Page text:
Much like Hungarian notation.

When your IDE gets better, you won't need any naming convention but the one that dictates that a name is comprehensive information on what an identifier means.

Even that may evolve: why not create a programming system where you just create identifiers, and add properties to it like "brief description", "type", ... When the tool arrives that can do this in a convenient way, I'm in. "Intentional Programming" is a hint.


Basically, back when people were in love with C, and C++ & Java were either new or not yet created, people used all caps for preprocessor constant names, to indicate that they weren't actually variables.

#define INT_CONST 4
#define STRING_CONST "Yello."
#define FLOAT_CONST 3.6122448

Considering that this was the only real way to define a true constant in C (it's still possible to change const variables if you know how), preprocessor constants like that were just seen as constants, and as such the meaning of all-caps names shifted from preprocessor constants to simply constants in general. This then carried over into later languages, becoming the standard "consts = capitals" practice.

Other languages have their own preferred style, however (for example, C# & .NET prefer PascalCase), so it's generally best to use the preferred style if there is one.


When programming, it is important to create code that is understandable by humans. Having naming conventions helps to do this. This is best when looking at code that you didn't write and makes the code more maintainable because it is easy to distinguish from constants and variables.


Actually most C++ naming guidelines (including ISO, Boost, Sutter & Stroustrup and Google) strongly discourages naming constants with all caps. This is because macros also use all caps and they can be littered all over in header files potentially creating strange behaviors. People still use all caps anyway because they learn from old C/K&R or old legacy code. However in Modern C++ new code you should avoid using all caps for anything except macros.

My pet theory for why all caps exists at all is that on very old machines, code was being entered directly in machine code using numeric keypads. When assembly language arrived on the scene, it only used all caps because keyboard at that time weren't standardized and some keyboards were limited ,for example, using same numeric keypads to enter alphabets like in feature phones. This got then carried over to many early languages like BASIC which is all caps everything. When actual terminals became available and keyboards started to get standardized, people started using mixed cases without reservations and all caps got reserved for something that is rare in occurrence like constants compared to functions and variables.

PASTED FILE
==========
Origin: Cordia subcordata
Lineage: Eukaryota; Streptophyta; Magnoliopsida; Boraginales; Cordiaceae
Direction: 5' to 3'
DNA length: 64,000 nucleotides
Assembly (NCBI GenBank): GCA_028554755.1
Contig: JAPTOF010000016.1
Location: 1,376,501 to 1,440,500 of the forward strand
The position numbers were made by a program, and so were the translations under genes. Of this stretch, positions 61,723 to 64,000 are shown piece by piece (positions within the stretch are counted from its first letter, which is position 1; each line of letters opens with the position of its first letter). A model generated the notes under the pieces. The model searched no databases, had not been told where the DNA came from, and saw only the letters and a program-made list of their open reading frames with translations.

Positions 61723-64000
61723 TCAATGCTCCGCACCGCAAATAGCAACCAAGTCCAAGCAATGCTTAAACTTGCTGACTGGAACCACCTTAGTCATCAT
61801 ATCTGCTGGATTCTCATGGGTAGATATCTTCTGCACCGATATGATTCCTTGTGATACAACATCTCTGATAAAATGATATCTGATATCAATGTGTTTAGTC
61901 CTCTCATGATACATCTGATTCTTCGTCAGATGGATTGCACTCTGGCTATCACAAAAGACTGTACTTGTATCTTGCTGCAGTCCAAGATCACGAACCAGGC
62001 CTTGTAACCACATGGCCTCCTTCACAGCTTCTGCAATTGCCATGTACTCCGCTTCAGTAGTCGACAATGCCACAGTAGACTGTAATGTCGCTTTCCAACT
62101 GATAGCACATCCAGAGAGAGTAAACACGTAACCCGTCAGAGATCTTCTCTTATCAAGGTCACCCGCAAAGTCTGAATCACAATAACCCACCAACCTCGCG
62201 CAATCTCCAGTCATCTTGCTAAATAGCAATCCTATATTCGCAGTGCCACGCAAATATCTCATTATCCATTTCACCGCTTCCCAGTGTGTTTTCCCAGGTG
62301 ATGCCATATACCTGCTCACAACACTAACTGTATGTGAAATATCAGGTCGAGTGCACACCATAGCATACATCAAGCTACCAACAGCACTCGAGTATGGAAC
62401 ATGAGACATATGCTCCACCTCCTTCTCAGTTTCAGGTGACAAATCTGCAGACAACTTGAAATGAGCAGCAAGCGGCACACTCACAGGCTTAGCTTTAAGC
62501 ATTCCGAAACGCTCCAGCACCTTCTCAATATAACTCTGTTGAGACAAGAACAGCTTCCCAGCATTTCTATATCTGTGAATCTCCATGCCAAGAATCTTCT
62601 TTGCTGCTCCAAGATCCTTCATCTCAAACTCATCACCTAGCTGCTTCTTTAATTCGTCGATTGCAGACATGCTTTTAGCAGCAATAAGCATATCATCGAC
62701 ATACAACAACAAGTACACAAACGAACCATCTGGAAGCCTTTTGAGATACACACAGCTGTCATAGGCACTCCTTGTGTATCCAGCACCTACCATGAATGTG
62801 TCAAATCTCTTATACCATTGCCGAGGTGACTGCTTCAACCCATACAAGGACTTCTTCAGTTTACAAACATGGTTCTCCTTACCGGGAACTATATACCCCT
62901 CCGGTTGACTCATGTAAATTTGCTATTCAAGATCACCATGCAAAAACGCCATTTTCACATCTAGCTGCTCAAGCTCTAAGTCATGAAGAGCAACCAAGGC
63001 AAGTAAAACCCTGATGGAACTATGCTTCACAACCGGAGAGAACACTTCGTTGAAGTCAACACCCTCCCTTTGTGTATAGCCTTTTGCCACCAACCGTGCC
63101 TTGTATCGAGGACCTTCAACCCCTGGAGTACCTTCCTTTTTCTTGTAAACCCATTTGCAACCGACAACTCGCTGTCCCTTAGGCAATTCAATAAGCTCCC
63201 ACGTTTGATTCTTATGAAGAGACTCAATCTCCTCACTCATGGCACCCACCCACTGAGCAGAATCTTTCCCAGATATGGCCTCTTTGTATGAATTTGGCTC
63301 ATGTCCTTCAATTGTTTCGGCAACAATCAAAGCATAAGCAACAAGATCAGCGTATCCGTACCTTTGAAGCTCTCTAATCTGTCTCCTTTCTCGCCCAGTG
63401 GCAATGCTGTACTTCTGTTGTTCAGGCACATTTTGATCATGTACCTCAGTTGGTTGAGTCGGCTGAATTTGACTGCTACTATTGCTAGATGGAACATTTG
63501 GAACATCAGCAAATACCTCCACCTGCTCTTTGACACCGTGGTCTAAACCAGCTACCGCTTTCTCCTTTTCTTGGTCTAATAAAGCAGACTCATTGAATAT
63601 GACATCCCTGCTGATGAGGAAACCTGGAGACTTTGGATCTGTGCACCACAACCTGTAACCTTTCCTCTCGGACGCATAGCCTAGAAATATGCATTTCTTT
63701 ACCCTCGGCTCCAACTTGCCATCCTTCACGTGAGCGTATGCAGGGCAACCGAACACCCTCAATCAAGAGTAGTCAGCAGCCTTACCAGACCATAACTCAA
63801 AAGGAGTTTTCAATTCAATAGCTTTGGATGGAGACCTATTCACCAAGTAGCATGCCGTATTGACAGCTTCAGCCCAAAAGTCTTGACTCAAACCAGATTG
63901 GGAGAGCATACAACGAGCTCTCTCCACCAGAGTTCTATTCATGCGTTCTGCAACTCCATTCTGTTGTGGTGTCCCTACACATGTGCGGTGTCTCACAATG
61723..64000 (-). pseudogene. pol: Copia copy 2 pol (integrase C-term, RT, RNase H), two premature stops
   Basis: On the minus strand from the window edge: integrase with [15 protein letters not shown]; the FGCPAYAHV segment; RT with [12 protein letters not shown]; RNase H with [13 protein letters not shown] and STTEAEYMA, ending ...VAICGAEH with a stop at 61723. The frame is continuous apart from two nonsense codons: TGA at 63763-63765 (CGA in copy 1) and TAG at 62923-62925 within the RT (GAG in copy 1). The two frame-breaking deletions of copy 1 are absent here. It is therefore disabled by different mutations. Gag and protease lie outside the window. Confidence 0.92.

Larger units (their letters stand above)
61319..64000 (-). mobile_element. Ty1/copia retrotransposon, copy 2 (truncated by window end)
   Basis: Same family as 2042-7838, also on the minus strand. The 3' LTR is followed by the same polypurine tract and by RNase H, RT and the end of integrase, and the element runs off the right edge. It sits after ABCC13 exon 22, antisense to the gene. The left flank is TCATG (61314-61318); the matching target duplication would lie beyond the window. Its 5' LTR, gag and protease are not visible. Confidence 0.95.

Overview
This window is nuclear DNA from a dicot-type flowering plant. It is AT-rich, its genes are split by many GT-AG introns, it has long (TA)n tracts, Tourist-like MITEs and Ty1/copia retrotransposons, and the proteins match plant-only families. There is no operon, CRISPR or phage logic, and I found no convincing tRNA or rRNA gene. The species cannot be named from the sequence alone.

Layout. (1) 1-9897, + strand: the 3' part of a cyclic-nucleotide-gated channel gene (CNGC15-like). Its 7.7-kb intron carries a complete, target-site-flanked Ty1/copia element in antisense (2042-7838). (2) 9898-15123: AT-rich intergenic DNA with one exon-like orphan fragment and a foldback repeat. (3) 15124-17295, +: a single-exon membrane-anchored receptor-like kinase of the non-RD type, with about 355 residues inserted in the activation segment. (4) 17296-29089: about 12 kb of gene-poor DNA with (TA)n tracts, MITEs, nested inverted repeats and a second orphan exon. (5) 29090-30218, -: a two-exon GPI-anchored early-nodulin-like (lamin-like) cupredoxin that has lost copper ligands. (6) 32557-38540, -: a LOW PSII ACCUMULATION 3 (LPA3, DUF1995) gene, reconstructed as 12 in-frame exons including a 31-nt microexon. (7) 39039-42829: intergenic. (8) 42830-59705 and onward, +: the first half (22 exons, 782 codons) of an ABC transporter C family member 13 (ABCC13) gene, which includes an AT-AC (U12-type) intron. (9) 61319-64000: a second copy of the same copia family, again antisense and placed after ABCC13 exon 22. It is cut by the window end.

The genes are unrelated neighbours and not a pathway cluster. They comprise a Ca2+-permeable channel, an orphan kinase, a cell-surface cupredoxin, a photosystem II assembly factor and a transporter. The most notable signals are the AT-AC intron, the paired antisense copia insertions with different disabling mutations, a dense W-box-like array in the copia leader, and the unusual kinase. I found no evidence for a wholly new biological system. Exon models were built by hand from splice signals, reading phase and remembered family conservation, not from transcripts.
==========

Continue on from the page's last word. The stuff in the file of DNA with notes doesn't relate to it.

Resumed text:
Most C++ guidelines now agree on using "k" as prefix for constant followed by name with either underscore or CamelCase. I personally prefer kCameCase because it easily allows to distinguish from variables which are named with under_scores.

const float kFixedRadius = 3.141;

This is purely to help the programmer understand what he or she is looking at from a glance. It helps to know that a constant is being used so that the value won't change no matter how you refer to it.

There isn't really a reason regarding the compiler side of things. Naming conventions are purely that, conventions, not really technical restrictions.


Coding conversions are to improve readability. You don't have to use letters. Java allows $ symbol for example.

public final static Color $$ = COLOR.WHITE;
public final static Color $_ = COLOR.BLACK;

You could number your variables too, but that doesn't mean its a good idea. ;)


It is definitely a technical problem in Java. Consider:

import static com.test.constants.white;
public class Foo {
  void bar(){
    //String white = "black";
    String whatAmI = white;

What is the value of "whatAmI" before and after you uncomment the previous line?

If the constant name has the same convention as the local variable name, then this will cause REAL code problems. Constants should always have the UPPERCASE convention to avoid this.

  • That is no problem of constants vs. variables. In the same scope constants and variables cannot have the same name. In your example white could be a variable instead of a constant and the same problem would occur. – Mnementh May 22 '16 at 11:08